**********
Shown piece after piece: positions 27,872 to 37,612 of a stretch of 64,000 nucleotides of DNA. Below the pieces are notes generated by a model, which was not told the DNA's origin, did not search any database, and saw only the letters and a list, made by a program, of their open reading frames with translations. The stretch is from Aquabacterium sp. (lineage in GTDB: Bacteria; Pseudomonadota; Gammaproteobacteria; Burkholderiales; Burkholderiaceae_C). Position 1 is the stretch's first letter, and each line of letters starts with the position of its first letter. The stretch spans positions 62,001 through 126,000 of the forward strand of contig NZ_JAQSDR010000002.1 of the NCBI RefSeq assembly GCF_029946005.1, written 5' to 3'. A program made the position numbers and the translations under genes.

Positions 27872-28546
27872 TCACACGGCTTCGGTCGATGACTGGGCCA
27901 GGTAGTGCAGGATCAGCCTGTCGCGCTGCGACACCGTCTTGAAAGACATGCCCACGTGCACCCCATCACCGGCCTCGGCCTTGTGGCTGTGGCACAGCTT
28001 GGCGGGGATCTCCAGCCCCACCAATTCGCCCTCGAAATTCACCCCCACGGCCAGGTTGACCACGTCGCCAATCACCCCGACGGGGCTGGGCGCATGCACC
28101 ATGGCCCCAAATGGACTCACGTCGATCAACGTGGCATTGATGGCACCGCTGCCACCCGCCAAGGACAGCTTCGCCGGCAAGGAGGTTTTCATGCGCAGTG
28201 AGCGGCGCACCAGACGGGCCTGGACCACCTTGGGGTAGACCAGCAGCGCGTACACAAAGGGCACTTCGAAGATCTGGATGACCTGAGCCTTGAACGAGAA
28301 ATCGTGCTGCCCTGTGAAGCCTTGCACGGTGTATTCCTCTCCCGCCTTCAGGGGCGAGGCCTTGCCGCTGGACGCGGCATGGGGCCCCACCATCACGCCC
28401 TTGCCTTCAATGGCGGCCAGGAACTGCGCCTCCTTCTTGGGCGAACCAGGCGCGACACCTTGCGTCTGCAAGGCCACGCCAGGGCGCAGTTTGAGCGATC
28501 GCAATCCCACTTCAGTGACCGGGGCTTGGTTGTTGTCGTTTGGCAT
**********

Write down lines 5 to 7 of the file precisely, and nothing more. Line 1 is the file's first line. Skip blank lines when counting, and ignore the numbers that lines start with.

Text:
28001 GGCGGGGATCTCCAGCCCCACCAATTCGCCCTCGAAATTCACCCCCACGGCCAGGTTGACCACGTCGCCAATCACCCCGACGGGGCTGGGCGCATGCACC
28101 ATGGCCCCAAATGGACTCACGTCGATCAACGTGGCATTGATGGCACCGCTGCCACCCGCCAAGGACAGCTTCGCCGGCAAGGAGGTTTTCATGCGCAGTG
28201 AGCGGCGCACCAGACGGGCCTGGACCACCTTGGGGTAGACCAGCAGCGCGTACACAAAGGGCACTTCGAAGATCTGGATGACCTGAGCCTTGAACGAGAA